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It's not often that plant-related news can be classed as 'shocking' or 'astonishing', but this is one of those very rare cases. A British couple is advertising for 'a babysitter', or 'baby-singer' (be patient, all will be revealed) – and will pay £500 for the service while they are away during the Christmas period.
Of course, the question of who'll care for the best indoor plants you've amassed over the years may have crossed your mind, but in this case, the requirements go a little further than the occasional watering.
The request, submitted to gardening platform WhatShed (opens in new tab), states that the couple will pay £500 to a singer to care for their indoor garden for two weeks while they’re on holiday, from the 20th December 2021.
Why a singer? Because singing to the plants daily is stated as one of the requirements of the job, alongside watering and feeding the plants.
The successful applicant must have a good singing voice and will need to travel to the couple’s home once a day. They will be asked to sing to the plants for a minimum of 30 minutes per day.
Now, the couple do have a lot of plants – 102, to be precise, located in their flat and on the balcony garden. And the requirement to sing to the plants, bonkers as it may sound, actually has some grounding in research.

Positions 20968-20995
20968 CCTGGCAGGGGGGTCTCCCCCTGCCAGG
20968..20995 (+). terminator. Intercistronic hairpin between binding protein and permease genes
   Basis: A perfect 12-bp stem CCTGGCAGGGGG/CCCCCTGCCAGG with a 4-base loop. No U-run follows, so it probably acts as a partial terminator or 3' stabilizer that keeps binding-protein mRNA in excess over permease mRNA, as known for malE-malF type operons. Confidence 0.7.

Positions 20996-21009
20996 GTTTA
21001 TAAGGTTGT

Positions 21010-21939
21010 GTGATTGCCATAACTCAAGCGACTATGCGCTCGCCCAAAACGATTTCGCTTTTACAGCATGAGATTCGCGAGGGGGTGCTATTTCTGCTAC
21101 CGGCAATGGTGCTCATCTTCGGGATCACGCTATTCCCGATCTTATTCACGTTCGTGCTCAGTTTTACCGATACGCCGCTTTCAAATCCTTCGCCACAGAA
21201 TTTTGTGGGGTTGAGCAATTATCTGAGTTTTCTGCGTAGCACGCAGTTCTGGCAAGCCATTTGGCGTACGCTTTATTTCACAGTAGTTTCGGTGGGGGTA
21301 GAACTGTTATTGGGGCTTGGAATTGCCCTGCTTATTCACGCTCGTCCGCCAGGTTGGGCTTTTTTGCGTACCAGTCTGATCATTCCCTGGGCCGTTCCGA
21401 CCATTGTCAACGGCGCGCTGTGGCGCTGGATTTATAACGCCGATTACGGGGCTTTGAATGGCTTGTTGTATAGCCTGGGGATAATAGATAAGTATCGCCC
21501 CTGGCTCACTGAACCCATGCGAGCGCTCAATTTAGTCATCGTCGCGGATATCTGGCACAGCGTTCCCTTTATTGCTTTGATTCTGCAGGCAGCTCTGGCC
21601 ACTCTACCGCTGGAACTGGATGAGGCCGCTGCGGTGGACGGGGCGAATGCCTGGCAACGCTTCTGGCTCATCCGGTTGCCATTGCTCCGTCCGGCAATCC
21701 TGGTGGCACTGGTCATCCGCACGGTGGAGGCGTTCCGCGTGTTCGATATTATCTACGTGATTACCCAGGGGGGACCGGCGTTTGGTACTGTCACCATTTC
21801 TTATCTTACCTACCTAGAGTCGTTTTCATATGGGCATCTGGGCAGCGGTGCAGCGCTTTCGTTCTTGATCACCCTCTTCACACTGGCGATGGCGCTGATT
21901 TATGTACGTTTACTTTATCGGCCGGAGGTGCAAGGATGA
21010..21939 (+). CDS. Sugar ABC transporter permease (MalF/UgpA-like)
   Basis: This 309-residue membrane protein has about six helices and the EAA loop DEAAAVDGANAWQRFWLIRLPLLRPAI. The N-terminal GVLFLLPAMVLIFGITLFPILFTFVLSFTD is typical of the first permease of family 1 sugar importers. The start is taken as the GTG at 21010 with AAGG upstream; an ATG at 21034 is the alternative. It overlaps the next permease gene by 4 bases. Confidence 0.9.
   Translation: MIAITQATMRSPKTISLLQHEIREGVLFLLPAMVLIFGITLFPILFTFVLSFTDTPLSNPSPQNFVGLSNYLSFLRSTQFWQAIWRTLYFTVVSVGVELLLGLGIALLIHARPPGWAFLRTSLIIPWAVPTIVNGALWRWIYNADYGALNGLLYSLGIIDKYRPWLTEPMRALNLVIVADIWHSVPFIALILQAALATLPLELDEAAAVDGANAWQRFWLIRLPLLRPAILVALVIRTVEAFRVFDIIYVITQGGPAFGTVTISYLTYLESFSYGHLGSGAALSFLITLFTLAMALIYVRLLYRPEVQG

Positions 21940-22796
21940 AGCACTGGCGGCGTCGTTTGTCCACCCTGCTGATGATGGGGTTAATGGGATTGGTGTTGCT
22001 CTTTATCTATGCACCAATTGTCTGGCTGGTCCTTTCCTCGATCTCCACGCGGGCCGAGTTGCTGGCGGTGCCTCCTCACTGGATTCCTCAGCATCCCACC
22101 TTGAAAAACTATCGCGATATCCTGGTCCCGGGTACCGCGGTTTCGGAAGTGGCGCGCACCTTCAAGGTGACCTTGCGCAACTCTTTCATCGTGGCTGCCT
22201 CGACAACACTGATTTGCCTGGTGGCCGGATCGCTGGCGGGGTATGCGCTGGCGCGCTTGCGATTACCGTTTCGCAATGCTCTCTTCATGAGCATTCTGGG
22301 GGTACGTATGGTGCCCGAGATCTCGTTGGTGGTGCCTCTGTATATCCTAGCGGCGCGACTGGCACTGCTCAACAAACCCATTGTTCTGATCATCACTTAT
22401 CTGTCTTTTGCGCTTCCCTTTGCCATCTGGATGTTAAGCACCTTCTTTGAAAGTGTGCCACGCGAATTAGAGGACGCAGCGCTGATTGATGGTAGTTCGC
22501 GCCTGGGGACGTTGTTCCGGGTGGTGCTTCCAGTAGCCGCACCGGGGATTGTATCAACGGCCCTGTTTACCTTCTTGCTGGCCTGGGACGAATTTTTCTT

Several studies over the years have shown that plants that are exposed to music or the sounds of human voices tend to grow better than the ones that grow in silence. Whether singing per se is the best thing for them is unclear, because some studies simply involved reading to the plants.
Delightfully, one study, by the Royal Horticultural Society, involved the great-great-granddaughter of Charles Darwin reading On The Origin of Species aloud to plants (they liked it).
Applications for the role close 3th November 2021, and interviews will be held over Zoom on 10th December.
Kate Fromings from Whatshed admitted that 'some might find it a bit OTT, but I think each to their own and to be honest if I had any sort of singing voice I’d be applying myself.'
'The correlation between growth in plants and music is a well-documented one, and one that has been scientifically proven time and time again. Hopefully, we can find the right candidate so these plants don’t go without music this Christmas!'
Anna is a keen urban gardener, with David Austin roses and Japanese acers among her favourite plants. She moved into the world of interiors from academic research in the field of literature and urban space a couple of years ago. She's always been interested in how people make houses into homes, and how our concepts of what's stylish change over time.
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